I've lived in Sydney, and I found no need to drive a car.

Re:Sprawl DOES makes you fatter (1)

scoot80 (1017822) | more than 7 years ago | (#17734006)

Where did you live? CBD?

Re:Sprawl DOES makes you fatter (1)

timmarhy (659436) | more than 7 years ago | (#17733942)

thats bullshit. amsterdam has bike ways all through the city and people use them. THATS why. now try riding a bike to work in syndey and see how long you live.

the problem with urban sprawl is that it takes 1 hour to get to work and back meaning people are late home and early to leave resulting in them being less inclinded to cook a proper meal and more likely to eat take out "because i can't be bothered" is the classic. if you want a real solution to obesity it starts with schools providing healthy meals, and continuing on at the work place. hell think how much it'd be worth it to get an extra hours work out of people just so they stay at work to finish up and have dinner before heading home.

Re:Sprawl DOES makes you fatter (4, Interesting)

Mitaphane (96828) | more than 7 years ago | (#17733848)

It's not just that sprawl makes pedestrian unfriendly environments. Sprawl, by its nature, consumes more land per person and creates wider distances between people and the places they need to be. Often, these distances are way too great to make walking even an option. Example: When I lived in the 'burbs, in order for me to go to the post office, I had to drive (unless I like walking for hours). Now that I live in downtown, the post office is a couple blocks in walking distance. That is an option I frequently take advantage of.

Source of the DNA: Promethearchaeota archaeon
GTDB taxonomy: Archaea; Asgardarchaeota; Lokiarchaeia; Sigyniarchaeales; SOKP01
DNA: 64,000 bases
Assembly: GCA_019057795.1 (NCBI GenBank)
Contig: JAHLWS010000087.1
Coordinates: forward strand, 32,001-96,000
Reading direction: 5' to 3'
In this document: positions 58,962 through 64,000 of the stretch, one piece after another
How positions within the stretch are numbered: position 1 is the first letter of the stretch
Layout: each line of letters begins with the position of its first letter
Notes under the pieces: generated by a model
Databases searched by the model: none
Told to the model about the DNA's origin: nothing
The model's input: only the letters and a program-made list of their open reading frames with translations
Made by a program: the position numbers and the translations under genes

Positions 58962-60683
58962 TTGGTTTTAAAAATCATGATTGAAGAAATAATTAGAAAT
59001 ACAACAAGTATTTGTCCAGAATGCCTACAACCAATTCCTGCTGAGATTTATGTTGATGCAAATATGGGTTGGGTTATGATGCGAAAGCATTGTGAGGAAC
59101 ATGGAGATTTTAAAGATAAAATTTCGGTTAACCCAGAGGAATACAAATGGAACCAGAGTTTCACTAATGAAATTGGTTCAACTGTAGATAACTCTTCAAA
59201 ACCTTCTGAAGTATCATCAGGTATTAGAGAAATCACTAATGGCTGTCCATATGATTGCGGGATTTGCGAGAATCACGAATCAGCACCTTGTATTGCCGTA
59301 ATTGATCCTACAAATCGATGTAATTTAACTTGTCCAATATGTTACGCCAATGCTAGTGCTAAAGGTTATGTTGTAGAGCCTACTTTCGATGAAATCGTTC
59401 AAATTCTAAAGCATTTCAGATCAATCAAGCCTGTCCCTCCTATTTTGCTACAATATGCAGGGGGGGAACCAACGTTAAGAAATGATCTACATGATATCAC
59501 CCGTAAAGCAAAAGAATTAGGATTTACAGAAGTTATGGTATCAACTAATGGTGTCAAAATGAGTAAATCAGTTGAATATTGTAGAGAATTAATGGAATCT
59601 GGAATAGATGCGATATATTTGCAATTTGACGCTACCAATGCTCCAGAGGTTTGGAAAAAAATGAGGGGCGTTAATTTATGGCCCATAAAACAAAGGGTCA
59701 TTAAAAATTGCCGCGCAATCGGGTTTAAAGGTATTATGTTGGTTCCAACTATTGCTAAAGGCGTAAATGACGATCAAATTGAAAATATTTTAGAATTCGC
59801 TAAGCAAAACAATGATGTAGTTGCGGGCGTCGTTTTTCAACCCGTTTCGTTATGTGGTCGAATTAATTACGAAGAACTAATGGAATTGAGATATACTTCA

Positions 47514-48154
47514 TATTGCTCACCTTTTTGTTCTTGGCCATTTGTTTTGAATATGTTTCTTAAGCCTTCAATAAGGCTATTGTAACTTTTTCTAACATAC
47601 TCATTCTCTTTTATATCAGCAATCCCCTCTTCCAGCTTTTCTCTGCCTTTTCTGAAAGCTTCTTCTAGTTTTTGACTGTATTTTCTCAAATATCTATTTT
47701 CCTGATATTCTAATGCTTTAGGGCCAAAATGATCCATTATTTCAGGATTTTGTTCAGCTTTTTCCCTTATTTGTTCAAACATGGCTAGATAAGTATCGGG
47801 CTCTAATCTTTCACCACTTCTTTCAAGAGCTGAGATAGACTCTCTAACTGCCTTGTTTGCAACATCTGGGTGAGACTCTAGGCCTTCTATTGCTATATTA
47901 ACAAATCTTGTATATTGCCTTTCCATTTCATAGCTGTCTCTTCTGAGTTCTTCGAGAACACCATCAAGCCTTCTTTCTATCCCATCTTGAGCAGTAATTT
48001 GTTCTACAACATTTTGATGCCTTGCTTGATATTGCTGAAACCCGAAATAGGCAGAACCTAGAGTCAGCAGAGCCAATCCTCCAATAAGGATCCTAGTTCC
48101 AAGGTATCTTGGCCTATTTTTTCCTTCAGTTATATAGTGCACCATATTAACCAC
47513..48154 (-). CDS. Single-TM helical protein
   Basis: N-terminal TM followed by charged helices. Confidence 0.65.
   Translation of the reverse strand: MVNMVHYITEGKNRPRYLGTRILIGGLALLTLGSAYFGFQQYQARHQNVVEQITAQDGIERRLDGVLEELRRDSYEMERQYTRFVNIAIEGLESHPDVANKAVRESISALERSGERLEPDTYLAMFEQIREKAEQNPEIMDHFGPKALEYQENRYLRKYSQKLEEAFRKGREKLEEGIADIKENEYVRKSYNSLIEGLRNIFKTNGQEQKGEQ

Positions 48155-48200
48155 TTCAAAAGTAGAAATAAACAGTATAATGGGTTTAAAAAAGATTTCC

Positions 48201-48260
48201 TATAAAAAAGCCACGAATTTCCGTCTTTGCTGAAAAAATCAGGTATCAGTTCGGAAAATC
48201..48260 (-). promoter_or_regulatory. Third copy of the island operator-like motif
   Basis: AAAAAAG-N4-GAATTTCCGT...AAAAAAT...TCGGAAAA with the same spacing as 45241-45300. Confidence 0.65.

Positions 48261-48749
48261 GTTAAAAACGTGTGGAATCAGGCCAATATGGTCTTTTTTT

Re:Sprawl DOES makes you fatter (1)

QuantumG (50515) | more than 7 years ago | (#17733992)

How far are we talkin' here? I live in the burbs and it's at most a 20 minute walk from anywhere to the post office. Not that I can imagine an american walking for 20 minutes..

Re:Sprawl DOES makes you fatter (0)

Anonymous Coward | more than 7 years ago | (#17733506)

Yes, your theory is all fine and good, however the FA said that the _correlation_ is due to sorting, not to causality. The question you propose is what should teenagers in that region look like? If they are _also_ obese, it does not mean that they are obese because of the lack of exercise afforded them, it is far more likely that they have obsese parents (sorting effect) who _influence_ their children to make poor nutritional choices and not exercise. The tail does not wag the dog.

Re:Sprawl DOES makes you fatter (3, Insightful)

pnot (96038) | more than 7 years ago | (#17733520)

As the great Edward Tufte put it: "correlation is not causation, but it sure is a hint" :-).